The urge to pick up a cellphone during a meal is a common temptation in today’s society. Far too often, people are conversing less with others at the table and more with their phones. In response to this trend, Chick-fil-A has started a new challenge concerning cellphones that is spreading across their restaurants nationwide.
According to official Chick-fil-A media outlets, Brad Williams, a Chick-fil-A franchise owner in Suwanee, Georgia, developed the “Cell Phone Coop” challenge in response to seeing customers paying more attention to their phones than to the people around them during a meal.
“Americans now spend an average of 4.7 hours per day on their phone, according to a 2015 Informate Mobile Intelligence study,” Chick-fil-A said in a press release. “Although our phones were meant to bring us closer together, they can sometimes have the opposite effect.”
Wanting to convey the value of face-to-face conversation to customers at his restaurant, Williams introduced the “Cell Phone Coop.” The “coop,” a small, square box on each table, challenges customers to enjoy a meal without the distraction of cellphones to receive a free Chick-fil-A Icedream.
“I’ve seen this addiction to technology worsen at such a rapid pace in just my lifetime,” Williams said. “People have gone from having meaningful interactions with one another to constantly being on their phones and other technology.”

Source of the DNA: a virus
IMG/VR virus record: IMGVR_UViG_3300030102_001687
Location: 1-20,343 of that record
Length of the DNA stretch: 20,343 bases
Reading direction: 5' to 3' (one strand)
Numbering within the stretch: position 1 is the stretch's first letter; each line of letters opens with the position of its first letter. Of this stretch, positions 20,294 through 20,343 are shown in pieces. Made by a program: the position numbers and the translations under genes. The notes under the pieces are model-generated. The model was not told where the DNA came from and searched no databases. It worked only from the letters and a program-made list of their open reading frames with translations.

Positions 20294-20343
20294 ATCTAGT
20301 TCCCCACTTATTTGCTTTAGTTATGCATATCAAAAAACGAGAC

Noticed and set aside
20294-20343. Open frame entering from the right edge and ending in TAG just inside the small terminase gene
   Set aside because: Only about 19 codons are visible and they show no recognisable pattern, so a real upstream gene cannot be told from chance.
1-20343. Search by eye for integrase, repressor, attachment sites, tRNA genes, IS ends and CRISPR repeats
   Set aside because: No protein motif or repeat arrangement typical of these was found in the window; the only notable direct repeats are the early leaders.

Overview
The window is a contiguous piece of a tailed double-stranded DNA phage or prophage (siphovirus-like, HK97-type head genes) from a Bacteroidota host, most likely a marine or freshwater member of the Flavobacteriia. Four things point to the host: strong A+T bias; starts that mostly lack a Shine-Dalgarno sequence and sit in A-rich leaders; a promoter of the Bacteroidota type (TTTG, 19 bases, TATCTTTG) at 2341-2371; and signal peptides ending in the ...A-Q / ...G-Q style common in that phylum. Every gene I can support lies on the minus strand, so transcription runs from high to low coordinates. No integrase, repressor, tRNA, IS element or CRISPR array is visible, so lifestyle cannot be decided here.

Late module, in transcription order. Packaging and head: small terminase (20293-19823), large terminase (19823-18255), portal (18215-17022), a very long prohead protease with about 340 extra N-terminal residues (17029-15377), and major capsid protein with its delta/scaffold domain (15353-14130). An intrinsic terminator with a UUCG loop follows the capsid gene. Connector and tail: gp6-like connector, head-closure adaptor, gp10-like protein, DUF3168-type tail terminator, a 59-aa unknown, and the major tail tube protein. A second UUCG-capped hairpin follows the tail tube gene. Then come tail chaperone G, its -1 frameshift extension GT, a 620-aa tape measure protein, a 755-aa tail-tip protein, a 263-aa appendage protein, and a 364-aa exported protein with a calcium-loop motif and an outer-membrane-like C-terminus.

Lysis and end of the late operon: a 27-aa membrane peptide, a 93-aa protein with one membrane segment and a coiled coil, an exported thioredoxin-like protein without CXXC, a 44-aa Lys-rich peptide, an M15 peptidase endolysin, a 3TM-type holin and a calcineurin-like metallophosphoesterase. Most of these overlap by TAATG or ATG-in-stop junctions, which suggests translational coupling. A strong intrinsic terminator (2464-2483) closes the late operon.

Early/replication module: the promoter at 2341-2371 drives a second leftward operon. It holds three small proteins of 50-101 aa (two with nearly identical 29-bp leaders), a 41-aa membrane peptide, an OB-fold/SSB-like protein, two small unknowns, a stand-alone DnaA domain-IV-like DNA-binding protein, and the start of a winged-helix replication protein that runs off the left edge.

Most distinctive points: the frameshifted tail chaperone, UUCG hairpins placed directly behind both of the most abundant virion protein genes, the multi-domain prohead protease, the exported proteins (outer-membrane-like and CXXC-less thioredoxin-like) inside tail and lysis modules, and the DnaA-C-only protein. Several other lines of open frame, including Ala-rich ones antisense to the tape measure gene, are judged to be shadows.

The catch is that guests can only complete the challenge successfully if cellphones remain in the “Coop” for the entire duration of the meal.
“The challenge has completely taken off,” Williams said. “We have families who don’t make it the first time, either because they ended up texting or something else, but then they come back and try it again. Now we even have people asking to take the boxes home with them.”
Matthew Harbin, owner and operator of the Searcy Chick-fil-A, said that a shipment of “coops” has been ordered and should be in the restaurant within the next week.
“This idea has become a trend in other locations, and it has gotten positive feedback,” Harbin said. “Our customers have been asking questions about the ‘coops,’ so we want to provide this opportunity to them.”
Following this line of thought, sparked by Chick-fil-A’s initiative, perhaps people will be able to return to talking to each other instead of talking to their phones.
“Those who use cellphones during meals aren’t making a conscious decision to do that,” Harbin said. “The ‘coops’ will serve as a physical reminder to focus on other people at the table, and not their phones.”
The challenge has become so popular that Chick-fil-A restaurants across the country are joining the initiative. The challenge is not available at all locations, but more than 350 locally-owned Chick-fil-A restaurants across the U.S. are now posing this technological challenge to their guests, according to official Chick-fil-A media outlets.
“I had no idea this challenge would get so big — we didn’t even publicize it outside our restaurant,” Williams said. “I just want to see if we can play a small part in helping the families within our community reconnect. It’s what we’re all about.”